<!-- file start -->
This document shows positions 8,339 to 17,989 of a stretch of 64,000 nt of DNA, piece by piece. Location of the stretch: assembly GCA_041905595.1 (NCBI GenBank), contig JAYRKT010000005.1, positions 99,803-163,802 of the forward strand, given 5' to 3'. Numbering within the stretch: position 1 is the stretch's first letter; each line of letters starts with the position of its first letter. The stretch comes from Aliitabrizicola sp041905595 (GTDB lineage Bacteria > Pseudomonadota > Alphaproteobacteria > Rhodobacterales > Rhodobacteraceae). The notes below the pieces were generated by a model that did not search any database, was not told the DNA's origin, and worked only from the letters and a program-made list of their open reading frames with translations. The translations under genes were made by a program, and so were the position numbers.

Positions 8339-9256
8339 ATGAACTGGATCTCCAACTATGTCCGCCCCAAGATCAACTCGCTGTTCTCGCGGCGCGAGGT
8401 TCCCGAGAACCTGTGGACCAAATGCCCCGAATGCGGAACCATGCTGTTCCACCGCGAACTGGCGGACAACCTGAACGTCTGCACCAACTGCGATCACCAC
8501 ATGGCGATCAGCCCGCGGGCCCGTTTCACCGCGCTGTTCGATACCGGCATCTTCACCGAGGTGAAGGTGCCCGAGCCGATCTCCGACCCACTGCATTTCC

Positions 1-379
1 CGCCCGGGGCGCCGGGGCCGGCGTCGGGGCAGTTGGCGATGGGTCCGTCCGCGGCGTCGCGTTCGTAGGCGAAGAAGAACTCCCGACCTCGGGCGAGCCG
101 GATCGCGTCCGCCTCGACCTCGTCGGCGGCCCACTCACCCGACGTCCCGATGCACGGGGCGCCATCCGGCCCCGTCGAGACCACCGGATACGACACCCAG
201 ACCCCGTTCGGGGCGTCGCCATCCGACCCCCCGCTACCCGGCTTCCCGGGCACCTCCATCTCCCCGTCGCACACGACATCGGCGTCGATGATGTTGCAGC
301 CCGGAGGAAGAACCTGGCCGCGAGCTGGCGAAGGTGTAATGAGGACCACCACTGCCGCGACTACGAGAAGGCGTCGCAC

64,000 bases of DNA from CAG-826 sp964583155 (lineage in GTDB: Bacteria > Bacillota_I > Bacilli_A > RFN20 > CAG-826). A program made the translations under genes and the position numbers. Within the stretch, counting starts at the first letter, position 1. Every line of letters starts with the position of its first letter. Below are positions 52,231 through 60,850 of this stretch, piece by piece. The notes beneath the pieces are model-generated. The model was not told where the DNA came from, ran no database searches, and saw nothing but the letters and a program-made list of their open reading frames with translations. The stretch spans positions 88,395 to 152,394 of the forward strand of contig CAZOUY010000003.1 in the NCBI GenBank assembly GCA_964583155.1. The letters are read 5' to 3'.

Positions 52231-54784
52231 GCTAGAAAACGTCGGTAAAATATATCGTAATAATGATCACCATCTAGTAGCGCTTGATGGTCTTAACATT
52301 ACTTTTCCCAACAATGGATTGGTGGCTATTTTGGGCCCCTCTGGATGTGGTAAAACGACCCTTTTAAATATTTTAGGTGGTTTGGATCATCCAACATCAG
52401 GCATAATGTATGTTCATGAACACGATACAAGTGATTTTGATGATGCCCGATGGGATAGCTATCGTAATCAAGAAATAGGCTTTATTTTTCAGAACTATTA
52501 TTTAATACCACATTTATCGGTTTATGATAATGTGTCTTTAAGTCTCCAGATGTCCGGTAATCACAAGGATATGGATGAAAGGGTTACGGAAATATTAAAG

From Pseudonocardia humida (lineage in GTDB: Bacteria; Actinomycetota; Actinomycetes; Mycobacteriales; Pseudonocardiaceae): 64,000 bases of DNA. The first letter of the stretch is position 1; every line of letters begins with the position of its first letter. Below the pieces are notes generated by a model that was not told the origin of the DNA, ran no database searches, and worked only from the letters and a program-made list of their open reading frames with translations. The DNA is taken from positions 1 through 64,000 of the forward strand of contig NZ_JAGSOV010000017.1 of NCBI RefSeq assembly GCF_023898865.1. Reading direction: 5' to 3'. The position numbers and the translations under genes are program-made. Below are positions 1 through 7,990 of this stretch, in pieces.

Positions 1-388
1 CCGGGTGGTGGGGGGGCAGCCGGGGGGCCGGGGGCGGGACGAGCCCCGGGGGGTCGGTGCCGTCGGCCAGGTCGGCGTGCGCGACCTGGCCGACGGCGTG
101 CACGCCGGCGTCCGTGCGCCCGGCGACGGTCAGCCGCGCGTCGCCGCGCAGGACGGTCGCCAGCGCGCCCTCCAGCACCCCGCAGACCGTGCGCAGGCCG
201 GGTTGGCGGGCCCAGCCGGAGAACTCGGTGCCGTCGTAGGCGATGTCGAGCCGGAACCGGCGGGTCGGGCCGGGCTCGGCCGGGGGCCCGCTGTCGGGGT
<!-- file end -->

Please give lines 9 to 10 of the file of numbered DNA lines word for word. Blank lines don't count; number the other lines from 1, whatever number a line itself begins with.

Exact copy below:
201 ACCCCGTTCGGGGCGTCGCCATCCGACCCCCCGCTACCCGGCTTCCCGGGCACCTCCATCTCCCCGTCGCACACGACATCGGCGTCGATGATGTTGCAGC
301 CCGGAGGAAGAACCTGGCCGCGAGCTGGCGAAGGTGTAATGAGGACCACCACTGCCGCGACTACGAGAAGGCGTCGCAC